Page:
The historical perspective of the industrial revolutions and the production systems

The historical perspective of the industrial revolutions and the production systems
Since the industrial revolution during the 19th and 20thcentury different production methods have dominated. On an overall level these methods can be grouped as craftsmanship, mass production and lean production, each with particular type of technology, work organization, production solutions, how to handle different product variants, and quality aspects.
Material and processes to develop products have a very long history, that is the case of casting, grinding, and forging which can be dated back 6000 years or more. The first attempts towards factory systems are described from ancient Rome. The Romans had what could be called factories to produce weapons, ceramic, glass ware, and some other products. It was not until the 19th century that real development towards the production systems of today started, when what we can call factory systems were developed. This development is frequently referred to as the industrial revolution.
Starting with the first industrial revolution in the 18th century, a big technical development occurred during the 19th and 20th century. The mechanization and automation in machines, equipment and tools increased tremendously. The prerequisites for mass production in the 20th century were covered with machines producing identical components and the utilization of capacity became an important factor to work with. The consequences from that were a need to develop new methods for planning of production, material supply and information.
The first industrial revolution
It took place during the period 1760-1830 with important changes that affect the development of systems to produce products. Inventions like the steam engine, the use of machine tools and the development within the textile industry were remarkable. This happened in parallel with the development of the fabrication system where factory workers were organized based on new principles for division of labor. This period also marks the transition from an economy based on agriculture to an economy based on industrial activities.
A significant discovery was the principle of division of labor that consist in the separation of tasks in any system so that participants may specialize. A great part of the changes carried our during the 19th and 20th century were based on this principle.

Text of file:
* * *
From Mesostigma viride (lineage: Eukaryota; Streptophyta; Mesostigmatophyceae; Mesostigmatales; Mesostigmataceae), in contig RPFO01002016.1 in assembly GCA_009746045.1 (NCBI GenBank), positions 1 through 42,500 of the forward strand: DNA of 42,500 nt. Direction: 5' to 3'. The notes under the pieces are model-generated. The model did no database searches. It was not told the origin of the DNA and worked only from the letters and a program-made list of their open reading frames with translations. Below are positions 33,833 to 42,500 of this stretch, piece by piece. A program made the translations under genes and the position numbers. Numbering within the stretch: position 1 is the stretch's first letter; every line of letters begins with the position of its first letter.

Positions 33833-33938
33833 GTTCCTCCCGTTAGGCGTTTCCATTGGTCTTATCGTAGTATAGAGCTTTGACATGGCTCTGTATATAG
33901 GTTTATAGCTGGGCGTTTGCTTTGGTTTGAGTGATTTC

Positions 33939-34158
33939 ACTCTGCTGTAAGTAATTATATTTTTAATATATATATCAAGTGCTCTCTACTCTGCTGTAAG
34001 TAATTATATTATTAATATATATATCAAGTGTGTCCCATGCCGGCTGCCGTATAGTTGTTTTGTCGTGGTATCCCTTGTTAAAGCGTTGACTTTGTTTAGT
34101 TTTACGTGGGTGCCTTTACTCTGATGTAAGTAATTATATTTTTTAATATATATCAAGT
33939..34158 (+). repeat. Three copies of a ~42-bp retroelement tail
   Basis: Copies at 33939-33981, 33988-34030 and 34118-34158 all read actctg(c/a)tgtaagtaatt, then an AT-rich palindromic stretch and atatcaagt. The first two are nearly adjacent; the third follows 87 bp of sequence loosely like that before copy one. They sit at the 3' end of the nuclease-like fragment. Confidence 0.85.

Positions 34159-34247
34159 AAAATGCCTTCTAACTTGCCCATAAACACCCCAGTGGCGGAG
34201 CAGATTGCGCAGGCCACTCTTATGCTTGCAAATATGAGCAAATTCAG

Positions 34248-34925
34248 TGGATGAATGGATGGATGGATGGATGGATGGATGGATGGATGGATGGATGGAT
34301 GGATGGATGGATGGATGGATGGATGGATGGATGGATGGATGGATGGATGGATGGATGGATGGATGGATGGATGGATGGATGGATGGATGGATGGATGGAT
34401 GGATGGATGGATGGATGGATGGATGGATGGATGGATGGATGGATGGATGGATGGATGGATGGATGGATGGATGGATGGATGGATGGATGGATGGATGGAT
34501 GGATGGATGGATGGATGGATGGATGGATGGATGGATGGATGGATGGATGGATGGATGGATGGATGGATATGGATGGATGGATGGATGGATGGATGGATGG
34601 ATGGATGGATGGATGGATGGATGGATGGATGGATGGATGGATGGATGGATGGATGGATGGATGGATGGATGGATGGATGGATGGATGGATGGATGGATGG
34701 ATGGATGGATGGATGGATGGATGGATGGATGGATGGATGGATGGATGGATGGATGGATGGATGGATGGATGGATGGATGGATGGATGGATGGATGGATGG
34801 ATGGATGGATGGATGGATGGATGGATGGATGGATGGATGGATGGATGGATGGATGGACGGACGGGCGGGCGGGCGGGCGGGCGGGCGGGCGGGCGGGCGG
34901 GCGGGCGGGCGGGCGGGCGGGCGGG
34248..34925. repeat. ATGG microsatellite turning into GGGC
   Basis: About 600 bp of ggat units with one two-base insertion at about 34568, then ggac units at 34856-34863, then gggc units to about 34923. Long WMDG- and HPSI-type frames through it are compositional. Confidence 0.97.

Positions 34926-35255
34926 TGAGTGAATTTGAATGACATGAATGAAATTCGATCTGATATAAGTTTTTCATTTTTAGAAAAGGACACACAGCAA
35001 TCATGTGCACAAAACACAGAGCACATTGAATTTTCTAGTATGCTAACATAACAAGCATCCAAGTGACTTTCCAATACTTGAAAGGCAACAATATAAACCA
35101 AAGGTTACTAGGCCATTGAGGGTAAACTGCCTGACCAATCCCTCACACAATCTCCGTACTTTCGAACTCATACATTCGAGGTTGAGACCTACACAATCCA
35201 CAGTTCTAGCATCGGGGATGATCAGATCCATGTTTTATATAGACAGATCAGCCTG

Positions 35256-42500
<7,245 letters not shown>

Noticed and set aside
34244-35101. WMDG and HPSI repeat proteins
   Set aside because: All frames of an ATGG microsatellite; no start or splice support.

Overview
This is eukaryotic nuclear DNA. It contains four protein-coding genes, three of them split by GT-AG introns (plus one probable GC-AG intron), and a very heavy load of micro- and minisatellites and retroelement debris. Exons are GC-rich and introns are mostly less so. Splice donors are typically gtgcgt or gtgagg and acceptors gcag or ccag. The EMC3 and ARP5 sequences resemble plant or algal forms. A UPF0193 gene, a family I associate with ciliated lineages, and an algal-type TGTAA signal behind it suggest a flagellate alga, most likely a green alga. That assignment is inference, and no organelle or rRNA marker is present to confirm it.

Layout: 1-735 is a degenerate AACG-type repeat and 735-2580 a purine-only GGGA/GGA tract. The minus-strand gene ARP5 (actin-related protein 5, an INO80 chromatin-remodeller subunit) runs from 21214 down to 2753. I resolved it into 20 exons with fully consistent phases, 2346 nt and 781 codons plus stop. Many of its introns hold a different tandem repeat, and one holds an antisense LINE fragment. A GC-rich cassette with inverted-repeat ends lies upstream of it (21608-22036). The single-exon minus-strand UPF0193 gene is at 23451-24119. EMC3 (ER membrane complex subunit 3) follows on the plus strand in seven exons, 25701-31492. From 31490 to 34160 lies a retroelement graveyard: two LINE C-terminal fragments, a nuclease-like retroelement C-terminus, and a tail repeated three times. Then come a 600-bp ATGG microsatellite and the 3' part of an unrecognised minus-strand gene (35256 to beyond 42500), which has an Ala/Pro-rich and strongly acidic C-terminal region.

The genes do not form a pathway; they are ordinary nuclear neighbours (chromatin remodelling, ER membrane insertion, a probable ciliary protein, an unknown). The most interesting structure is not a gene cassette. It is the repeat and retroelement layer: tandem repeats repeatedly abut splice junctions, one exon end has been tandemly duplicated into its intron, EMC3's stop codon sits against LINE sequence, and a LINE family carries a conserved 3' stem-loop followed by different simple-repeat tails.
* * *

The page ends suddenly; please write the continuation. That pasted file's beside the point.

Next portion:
Gradually a need to coordinate, and also to control, the various operations emerged and entire production process became centralized and located in factory areas.
The second industrial revolution
The technical background to the development of the assembly system was the introduction of standardized and interchangeable parts. While England was leading the industrial revolution, the concept of interchangeable parts was introduced in the United States. In 1797 Eli Whitney (1765-1825) negotiated with the American government and received a contract for the production of 10,000 muskets. He believed he could produce parts accurately enough to permit parts assembly without fitting of each weapon. In this way the time required for production could be considerable reduced. After several years of development in his factory he traveled to Washington to demonstrate the principle of interchangeable parts.
The principle of interchangeable parts revolutionized the methods for manufacturing and constituted a prerequisite for mass production. Development of specialized production equipment made if possible to produce identical components for the assembly of complete muskets. Later on the manufacturing technique spread from the weapons industry to Singer, the company manufacturing sewing machines.
Ford’s production system from the early 20th century is often associated with the introduction of the assembly line in the manufacturing industry. The first movable assembly line in Ford’s factory was put into operation in 1913, but technology had been developed long before.

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